ExpertFlorenceGuide
ExpertFlorenceGuide
ExpertFlorenceGuide
ExpertFlorenceGuide
ExpertFlorenceGuide
ExpertFlorenceGuide

Diverging Paths

Pontormo and Rosso Fiorentino. Diverging Paths of Mannerism was an absolutely fantastic exhibition hosted at Palazzo Strozzi a few years ago..! Let's discover some of the fascinating, original Florentine homes of several of the stunning paintings that were on display. Their stories are so interesting, so closely related to the most important Florentine monuments that you can discover taking my private walking tour of Florence..!
However, many of these paintings can now be found in the Uffizi Gallery. Take my Uffizi Gallery Private tour, and see them with me..!
A Madonna and Child by Pontormo (1527 – 1528) used to be

under the Vasari Corridor..!

and next to a stained-glass window depicting the Entombment of Christ by Guillaume de Marcillat (1526). They are from the private chapel of Palazzo Da Uzzano Capponi “alle Rovinate” (“rovinate” means “collapsed”: this word was chosen due to the hill behind being particularly prone to landslides..!), between Via de’ Bardi and Lungarno Torrigiani. Both of these works were originally in the Barbadori Capponi chapel in Santa Felicita, which, along with the sublime Deposition on the altar, again by Pontormo, made up the decorative furnishings. The Barbadori Capponi chapel, designed by Filippo Brunelleschi who constructed its dome using the same technique as that of the Santa Maria del Fiore Cathedral (‘without scaffolding’) was reworked extensively by Giuseppe Ruggeri on behalf of Grand Duke Pietro Leopoldo in 1767, when the precious dome was reduced in size. This was so that they could make the balcony larger, overlooking the interior of the church from the Vasarian Corridor..! The stained-glass window found in Santa Felicita today is a copy; the Madonna was the central part of the altar frontal, later dismantled, and once time positioned below the Deposition in order to cover the altar.

The Madonna delle Arpie (Madonna of the Harpies) by Andrea del Sarto, now at the Uffizi, which used to be...in Lastrucci Mosaici's..!

Let's talk about the Madonna and Child with Saint Francis and Saint John the Evangelist, once in the 14th century convent of San Francesco de’ Macci (on the street of the same name), now found in the Uffizi Gallery. In 1704, the Grand Prince Ferdinando de’Medici appropriated the painting for his personal collection, repaying the nuns with an extensive renovation of the premises carried out by Giovan Battista Foggini. The deconsecrated buildings of San Francesco de’Macci today house Lastrucci’s workshop for the crafting of mosaics and commesso (inlay) of semi-precious stones..! The “Florentine mosaic” technique allows to create patterns with cut-to-shape, very thin pieces of bright-coloured semiprecious stones inlaid in slate. To the left of the Madonna delle Arpie, you can find one of the strangest paintings ever, the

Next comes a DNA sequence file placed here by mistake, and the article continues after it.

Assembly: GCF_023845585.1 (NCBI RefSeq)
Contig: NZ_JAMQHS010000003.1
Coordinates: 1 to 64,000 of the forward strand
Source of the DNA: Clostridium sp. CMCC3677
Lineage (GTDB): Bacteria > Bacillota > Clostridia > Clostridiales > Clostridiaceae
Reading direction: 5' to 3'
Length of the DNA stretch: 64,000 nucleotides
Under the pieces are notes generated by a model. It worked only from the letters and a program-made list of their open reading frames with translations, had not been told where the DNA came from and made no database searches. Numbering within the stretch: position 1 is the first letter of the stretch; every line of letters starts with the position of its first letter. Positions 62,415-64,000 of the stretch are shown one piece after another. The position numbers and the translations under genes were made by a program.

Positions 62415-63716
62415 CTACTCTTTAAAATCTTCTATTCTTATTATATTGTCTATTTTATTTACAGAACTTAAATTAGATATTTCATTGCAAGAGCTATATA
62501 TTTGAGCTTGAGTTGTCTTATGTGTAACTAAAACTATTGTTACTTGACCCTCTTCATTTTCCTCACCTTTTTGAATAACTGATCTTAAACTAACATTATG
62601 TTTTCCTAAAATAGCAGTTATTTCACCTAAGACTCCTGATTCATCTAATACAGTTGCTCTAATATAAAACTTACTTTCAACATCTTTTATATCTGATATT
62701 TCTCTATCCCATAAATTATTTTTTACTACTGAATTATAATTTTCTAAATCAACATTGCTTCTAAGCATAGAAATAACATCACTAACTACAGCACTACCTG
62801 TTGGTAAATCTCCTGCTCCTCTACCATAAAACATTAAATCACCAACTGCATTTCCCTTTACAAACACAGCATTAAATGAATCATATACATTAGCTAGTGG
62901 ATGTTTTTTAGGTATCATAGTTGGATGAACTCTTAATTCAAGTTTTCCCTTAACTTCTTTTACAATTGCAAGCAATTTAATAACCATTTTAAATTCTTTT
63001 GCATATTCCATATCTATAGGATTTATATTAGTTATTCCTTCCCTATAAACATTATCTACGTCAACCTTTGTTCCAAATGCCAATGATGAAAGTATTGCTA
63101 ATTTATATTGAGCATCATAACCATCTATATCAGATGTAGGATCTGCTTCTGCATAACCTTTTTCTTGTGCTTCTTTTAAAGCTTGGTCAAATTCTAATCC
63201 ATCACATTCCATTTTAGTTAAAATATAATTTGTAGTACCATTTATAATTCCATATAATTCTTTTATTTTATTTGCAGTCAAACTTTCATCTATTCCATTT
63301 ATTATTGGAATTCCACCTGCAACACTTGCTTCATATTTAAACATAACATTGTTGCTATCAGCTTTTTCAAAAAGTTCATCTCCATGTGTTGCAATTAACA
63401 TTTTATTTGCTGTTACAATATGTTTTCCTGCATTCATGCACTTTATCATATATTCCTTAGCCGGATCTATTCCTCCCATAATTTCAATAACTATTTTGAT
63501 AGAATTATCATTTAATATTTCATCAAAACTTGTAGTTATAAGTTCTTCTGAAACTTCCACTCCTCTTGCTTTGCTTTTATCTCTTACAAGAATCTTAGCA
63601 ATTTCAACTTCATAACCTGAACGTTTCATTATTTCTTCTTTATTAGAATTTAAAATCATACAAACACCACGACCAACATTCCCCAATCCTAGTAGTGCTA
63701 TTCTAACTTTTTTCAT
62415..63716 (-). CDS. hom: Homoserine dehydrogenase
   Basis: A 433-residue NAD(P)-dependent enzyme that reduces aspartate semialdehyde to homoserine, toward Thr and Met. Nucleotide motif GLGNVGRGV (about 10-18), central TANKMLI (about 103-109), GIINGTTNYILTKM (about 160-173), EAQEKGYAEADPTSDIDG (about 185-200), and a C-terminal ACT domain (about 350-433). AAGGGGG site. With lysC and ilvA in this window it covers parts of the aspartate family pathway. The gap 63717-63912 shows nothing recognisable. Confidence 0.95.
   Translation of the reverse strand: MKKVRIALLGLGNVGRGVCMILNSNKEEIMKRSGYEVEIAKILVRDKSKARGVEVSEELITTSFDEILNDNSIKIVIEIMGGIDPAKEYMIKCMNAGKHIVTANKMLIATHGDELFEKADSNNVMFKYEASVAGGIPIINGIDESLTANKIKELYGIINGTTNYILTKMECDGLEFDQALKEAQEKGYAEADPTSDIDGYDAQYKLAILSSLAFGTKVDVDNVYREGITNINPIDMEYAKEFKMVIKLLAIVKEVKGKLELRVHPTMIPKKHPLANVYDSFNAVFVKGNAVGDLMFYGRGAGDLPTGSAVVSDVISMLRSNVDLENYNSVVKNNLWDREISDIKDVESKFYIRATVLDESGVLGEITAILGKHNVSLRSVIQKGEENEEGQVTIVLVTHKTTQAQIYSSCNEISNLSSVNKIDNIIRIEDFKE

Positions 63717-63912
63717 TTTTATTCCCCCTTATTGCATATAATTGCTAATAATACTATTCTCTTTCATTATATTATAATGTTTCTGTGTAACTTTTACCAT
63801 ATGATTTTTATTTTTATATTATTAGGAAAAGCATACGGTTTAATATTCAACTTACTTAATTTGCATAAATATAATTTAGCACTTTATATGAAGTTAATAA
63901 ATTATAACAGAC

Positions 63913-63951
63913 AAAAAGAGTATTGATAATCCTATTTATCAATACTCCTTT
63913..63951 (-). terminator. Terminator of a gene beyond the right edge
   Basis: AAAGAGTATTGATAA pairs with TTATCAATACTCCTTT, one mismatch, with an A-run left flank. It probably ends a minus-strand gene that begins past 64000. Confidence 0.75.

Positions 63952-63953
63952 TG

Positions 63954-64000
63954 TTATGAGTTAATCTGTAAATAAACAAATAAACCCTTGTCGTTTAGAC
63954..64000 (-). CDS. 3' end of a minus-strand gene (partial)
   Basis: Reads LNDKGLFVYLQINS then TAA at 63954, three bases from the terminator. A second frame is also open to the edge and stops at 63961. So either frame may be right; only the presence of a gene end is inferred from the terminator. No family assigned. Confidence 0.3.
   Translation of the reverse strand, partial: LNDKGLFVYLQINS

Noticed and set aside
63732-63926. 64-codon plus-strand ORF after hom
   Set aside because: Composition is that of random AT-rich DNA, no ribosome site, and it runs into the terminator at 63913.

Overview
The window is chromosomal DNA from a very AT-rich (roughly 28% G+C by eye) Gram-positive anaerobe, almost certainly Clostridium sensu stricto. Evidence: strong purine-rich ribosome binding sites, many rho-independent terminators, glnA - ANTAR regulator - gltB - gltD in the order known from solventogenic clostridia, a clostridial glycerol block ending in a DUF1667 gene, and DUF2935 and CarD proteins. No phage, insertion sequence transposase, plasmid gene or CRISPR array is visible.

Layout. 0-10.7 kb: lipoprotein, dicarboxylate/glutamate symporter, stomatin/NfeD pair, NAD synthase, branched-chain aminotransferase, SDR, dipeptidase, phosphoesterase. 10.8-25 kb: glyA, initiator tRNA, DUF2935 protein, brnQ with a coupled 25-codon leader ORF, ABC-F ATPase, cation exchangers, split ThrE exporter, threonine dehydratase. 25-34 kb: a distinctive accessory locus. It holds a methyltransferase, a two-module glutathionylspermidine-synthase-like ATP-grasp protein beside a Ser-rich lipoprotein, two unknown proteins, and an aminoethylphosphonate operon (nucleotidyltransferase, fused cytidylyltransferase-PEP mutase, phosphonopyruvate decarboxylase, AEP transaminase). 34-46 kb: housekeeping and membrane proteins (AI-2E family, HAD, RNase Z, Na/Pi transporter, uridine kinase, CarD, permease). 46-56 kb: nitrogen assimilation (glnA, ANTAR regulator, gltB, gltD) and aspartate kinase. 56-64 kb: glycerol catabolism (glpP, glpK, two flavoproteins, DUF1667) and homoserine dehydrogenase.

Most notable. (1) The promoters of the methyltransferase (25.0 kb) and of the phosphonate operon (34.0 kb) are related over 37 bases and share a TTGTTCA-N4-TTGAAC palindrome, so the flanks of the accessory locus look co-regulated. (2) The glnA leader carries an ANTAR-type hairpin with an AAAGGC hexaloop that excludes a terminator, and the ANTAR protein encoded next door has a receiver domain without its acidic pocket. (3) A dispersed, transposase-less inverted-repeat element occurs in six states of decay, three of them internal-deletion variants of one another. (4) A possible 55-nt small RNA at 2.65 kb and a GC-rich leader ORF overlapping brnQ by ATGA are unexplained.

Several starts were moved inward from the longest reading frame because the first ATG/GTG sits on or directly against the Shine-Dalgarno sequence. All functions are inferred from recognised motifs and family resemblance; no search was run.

Pala dello Spedalingo by Rosso Fiorentino (1517),

a rather odd Madonna with Child and Saints now found in the Uffizi Gallery. It should have been in Ognissanti, in a chapel, to the left of the high altar. To honour the final wishes of the Catalan widow Francesca de’ Ripoli, buried in that chapel, the governor of the hospital (who also had patronage of the chapel), Leonardo Buonafé, commissioned the work to Rosso, but was later very put out by the sight of the ugly caricatural features and by the ‘chipped’, sketchy and almost careless way the paint had been applied..! The altarpiece, which the governor judged unsuitable for Ognissanti, was sent to Santo Stefano a Grezzano, in Mugello. The Saint Leonard of the painting, in the meantime, had been transformed into Saint Stephen just by painting a stone on his head..!

L’Annunciazione (The Annunciation) by Andrea del Sarto (1512)

was originally in the San Gallo convent not far from today’s Parterre in Piazza della Libertà (outside the gate of San Gallo). The medieval convent was rebuilt in roughly 1488 by Giuliano Giamberti known as ‘da Sangallo’, at Lorenzo the Magnificent’s behest. It was demolished by the Florentine Republic in 1529 in anticipation of the terrible attack on the city by Charles V’s troops, who in this way would have found neither shelter nor supplies waiting for them. The painting was recovered in the Romanesque church of San Jacopo tra i Fossi (today the Evangelical Methodist church in Via de’ Benci). The same fate was shared by all the convents and monastries in close vicinity of the city walls, such as the Romanesque abbey of San Donato a Scopeto between the Via Ugo Foscolo and the Bellosguardo hill outside Porta Romana. Only the ruins, just discernible, of the external walls remain, alongside the magnificent portico that was later reassembled and attached to the façade of San Jacopo Soprarno..!

 

 

Diverging Paths